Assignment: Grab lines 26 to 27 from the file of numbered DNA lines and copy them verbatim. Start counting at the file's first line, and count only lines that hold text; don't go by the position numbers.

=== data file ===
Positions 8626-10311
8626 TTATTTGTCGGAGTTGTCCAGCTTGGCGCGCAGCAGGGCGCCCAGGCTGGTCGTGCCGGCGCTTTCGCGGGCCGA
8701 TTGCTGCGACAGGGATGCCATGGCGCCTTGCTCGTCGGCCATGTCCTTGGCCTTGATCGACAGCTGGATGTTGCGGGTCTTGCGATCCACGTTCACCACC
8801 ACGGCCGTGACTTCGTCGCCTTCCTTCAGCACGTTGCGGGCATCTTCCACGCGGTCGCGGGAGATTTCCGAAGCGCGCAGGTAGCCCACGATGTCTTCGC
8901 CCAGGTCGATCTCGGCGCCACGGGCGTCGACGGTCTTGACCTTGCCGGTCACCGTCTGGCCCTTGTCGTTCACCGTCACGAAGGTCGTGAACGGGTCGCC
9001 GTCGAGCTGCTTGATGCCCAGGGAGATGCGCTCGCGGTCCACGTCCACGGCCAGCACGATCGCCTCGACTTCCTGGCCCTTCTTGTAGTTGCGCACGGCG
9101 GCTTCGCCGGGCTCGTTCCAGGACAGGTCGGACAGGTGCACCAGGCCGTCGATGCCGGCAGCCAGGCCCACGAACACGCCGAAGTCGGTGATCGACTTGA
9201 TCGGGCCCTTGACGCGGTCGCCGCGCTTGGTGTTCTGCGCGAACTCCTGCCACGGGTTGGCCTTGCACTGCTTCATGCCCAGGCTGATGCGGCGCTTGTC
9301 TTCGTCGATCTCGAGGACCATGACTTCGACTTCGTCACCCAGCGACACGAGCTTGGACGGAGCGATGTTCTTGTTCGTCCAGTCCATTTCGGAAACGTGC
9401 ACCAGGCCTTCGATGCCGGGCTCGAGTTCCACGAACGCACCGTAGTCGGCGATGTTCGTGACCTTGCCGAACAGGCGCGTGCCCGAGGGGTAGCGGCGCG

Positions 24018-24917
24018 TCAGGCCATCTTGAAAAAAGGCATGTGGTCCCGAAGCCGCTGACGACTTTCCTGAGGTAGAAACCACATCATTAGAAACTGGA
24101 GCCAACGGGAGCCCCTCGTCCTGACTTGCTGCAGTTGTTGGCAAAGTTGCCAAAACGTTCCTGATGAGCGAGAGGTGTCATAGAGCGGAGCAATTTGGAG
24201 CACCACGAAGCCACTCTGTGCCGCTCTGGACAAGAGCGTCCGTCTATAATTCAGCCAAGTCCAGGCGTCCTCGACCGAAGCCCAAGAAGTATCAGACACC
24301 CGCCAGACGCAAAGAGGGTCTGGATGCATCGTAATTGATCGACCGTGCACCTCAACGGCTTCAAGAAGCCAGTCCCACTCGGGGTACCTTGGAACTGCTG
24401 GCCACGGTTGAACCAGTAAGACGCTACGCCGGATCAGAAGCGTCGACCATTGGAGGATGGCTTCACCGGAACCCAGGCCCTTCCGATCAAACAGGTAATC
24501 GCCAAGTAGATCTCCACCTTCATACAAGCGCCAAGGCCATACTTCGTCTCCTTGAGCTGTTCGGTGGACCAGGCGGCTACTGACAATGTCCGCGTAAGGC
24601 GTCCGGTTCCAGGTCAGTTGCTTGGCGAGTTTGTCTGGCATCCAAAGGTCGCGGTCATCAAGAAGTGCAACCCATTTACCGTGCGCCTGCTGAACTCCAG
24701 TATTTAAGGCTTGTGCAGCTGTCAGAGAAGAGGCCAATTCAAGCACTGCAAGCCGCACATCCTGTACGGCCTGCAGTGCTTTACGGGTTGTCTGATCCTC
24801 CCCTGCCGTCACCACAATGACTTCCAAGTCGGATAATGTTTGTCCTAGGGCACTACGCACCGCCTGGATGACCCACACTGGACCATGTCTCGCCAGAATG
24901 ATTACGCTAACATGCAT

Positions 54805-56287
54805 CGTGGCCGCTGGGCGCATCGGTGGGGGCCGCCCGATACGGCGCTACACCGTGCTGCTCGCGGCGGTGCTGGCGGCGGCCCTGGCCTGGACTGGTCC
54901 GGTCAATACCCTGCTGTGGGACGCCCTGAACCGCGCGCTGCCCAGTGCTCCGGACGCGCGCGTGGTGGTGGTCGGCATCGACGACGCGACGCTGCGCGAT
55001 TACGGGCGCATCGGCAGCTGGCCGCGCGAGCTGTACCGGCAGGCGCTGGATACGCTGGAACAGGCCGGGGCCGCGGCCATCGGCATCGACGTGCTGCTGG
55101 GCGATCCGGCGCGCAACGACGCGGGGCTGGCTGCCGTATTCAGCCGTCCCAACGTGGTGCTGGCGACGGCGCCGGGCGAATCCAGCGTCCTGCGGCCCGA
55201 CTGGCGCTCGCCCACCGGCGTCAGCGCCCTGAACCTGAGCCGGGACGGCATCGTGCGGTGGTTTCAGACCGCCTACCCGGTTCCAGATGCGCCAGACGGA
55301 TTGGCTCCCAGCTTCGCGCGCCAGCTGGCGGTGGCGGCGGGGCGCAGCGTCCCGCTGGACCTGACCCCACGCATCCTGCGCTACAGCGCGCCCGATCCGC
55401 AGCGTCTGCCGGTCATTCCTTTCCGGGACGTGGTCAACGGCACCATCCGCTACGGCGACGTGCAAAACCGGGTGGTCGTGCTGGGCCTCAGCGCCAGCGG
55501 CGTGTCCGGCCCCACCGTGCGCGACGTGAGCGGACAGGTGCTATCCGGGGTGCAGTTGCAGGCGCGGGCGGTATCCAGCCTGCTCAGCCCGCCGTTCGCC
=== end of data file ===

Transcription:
55101 GCGATCCGGCGCGCAACGACGCGGGGCTGGCTGCCGTATTCAGCCGTCCCAACGTGGTGCTGGCGACGGCGCCGGGCGAATCCAGCGTCCTGCGGCCCGA
55201 CTGGCGCTCGCCCACCGGCGTCAGCGCCCTGAACCTGAGCCGGGACGGCATCGTGCGGTGGTTTCAGACCGCCTACCCGGTTCCAGATGCGCCAGACGGA